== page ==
How to Do a Cut Crease with a Spoon
I recently joined a group on Facebook for Asian makeup enthusiasts, and one thing I’ve been super impressed by is how incredibly warm and helpful everyone seems to be in the group. I’ve also seen repeated questions on how to achieve that very popular Instagram cut crease look. Years ago, I learned about the spoon trick from makeup guru Brittney Foley, AKA beautifoles, and it blew my mind.
What I realized though, was that as an Asian person, this trick was particularly nifty in helping my locate exactly where to draw my crease, because the truth is, our eyes are often shaped differently. In our upper eyelids, we have pads of fatty tissue, which can obfuscate where this “crease” exists in, say, a Causcasian eye.
But that’s not to say that Asians can’t also achieve a dope cut crease. Yes, we can. In fact, if you were in my Facebook group, you’d see countless makeup mavens posting their stunning face beats. And there are lots of different ways to successfully achieve this look, but this is my super easy way to do it.
I decided to demo a warm, peachy orange-brown cut crease for you guys today but feel free to use whatever shades you’d like. It’s great if you’re a beginner, and I’ve added in couple of tweaks I’ve learned from doing it on my own Asian eyes.
What I used
Below is what I used to achieve this look. Feel free to use what you have. The links are only for reference to those who don’t know to which brushes I’m referring.
Prep your lid
Start by prepping your lid with the primer of your choice. I’m a big fan of Amazing Cosmetics Illuminate Eye Primer ($24). Primer is key for such a glam look because it’ll help bring out the pigmentation of your shadows and also ensure that your eye makeup doesn’t budge.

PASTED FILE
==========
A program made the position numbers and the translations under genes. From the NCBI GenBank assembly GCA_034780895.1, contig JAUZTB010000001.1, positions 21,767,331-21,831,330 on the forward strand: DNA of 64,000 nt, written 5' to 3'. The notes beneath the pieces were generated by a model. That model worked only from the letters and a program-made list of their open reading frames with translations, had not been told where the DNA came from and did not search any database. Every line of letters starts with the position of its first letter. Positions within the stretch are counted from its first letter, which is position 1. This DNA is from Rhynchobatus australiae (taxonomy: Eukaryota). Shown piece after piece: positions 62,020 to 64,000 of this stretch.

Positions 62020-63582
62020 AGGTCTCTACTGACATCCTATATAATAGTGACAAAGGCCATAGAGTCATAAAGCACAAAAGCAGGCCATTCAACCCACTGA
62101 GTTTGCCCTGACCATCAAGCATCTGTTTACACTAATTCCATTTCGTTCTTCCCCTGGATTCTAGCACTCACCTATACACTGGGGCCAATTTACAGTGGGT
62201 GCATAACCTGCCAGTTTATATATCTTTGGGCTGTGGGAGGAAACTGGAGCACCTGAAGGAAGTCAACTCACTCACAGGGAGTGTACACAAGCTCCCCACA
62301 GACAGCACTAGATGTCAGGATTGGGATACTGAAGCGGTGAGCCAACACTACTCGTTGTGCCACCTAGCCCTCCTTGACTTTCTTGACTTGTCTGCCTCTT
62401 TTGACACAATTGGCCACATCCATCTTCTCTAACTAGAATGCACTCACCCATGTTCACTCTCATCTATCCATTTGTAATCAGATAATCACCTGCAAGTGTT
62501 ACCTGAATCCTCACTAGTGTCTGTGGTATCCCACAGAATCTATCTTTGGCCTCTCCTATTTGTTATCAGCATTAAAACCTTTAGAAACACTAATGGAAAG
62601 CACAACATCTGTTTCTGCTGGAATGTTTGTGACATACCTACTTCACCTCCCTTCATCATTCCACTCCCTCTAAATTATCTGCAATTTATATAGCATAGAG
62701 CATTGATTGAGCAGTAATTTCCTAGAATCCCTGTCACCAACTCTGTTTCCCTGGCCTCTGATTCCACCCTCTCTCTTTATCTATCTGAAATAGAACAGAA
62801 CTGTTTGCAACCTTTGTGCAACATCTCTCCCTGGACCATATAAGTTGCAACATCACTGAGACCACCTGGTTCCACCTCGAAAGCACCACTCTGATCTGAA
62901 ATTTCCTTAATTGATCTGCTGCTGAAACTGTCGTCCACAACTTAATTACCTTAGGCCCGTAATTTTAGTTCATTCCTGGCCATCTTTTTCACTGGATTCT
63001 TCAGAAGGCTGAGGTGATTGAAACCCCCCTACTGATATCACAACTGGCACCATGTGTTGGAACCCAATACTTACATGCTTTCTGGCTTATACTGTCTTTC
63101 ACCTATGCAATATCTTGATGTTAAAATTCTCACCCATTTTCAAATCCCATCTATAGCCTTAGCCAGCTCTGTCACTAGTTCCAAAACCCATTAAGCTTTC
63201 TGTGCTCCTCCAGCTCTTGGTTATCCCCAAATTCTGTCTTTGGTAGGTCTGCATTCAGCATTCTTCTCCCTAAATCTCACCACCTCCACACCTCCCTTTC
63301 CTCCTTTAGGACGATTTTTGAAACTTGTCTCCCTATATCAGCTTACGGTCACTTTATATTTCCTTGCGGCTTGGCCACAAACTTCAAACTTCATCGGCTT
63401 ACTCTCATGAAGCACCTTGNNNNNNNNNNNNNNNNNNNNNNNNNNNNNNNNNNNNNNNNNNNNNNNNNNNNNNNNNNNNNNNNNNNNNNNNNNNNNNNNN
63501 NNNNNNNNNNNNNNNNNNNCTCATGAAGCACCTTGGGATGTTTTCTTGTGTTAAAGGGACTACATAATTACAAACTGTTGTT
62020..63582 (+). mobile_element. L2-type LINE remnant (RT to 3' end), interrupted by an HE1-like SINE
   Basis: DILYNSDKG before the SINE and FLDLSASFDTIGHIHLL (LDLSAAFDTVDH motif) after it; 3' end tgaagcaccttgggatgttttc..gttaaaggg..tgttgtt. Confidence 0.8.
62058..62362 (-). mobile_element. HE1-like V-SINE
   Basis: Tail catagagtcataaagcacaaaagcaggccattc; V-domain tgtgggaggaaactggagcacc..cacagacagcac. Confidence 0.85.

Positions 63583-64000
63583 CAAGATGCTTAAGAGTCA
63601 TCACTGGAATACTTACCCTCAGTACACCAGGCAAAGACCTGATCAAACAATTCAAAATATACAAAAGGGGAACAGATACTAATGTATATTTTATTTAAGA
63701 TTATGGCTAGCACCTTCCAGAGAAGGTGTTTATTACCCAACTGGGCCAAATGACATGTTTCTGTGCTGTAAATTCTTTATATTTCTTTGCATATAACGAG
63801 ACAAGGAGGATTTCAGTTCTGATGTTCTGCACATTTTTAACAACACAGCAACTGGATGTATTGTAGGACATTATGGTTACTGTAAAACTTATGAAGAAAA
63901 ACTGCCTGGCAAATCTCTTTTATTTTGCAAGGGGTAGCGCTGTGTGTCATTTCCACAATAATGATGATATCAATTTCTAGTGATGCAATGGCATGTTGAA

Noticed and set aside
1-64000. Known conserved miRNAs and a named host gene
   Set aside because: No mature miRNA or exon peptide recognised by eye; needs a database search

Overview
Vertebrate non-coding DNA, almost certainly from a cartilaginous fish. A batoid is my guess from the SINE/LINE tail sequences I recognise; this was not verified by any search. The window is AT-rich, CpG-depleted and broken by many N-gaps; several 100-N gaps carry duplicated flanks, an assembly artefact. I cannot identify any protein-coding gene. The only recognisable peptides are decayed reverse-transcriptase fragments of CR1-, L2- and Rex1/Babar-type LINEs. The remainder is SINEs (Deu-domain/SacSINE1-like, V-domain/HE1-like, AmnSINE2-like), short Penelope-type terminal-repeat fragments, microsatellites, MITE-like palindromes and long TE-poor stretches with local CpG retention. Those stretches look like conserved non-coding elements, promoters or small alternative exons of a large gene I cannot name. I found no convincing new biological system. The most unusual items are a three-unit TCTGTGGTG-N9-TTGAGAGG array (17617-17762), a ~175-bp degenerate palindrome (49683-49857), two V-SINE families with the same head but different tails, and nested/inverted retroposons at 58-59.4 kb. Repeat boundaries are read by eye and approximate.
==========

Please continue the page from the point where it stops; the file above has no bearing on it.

It’s also often recommended if you’re going to do a heavy shadow look like this one to do your eyes first and your face after, so you can clean up the fallout.
The first thing I did was take a regular shadow brush and apply a light transition color to lay down a base for my eyeshadow. I chose to use Up Front, a matte cream color.
Apply this shade from your top lash line all the way up past your socket. I’d say two-thirds up your eyelid is good enough.
Next, take your spoon and cup it over your eye. Let the top of the spoon align in your eye socket (but don’t press too hard, because ouch). Since we all have different eye shapes and spoons come in all shapes and sizes, you might have to try a couple of different spoons before you find the right one. (I went through three before this post!) The perfect spoon should run along the curvature of your socket. You want to rest your spoon along the lower part of your socket, right up next to your eye.
Take your small, dense crease brush and dip it in your darkest crease color. Here, I used Power, a matte graphite brown color.
Be sure to tap off the excess shadow your brush picks up before you apply. Remember the rule of thumb with makeup: it’s always easier to apply more than to take it off after you’ve put on too much.
Run the brush along the top ridge of the spoon and into your socket from one corner of your eye to the other in back in forth windshield wiper motions.
Keep this line as close to the edge of the spoon as possible. You don’t want this dark color everywhere — only in the deepest part of your socket line. You don’t need to make this line super neat. We’ll clean it up and blend it out later.
To blend out this dark and harsh crease line and to warm up the lid, you take your fluffy crease brush and pick up your warmest crease color next. I used Burnt Spice, a rich matte tangerine hue.
Run this warm color over the darkest crease shadow on your lid in the same windshield wiper motions. This time, make the strokes slightly broader than the last time, so you’re both depositing the warm shadow color and also blending out the dark crease color.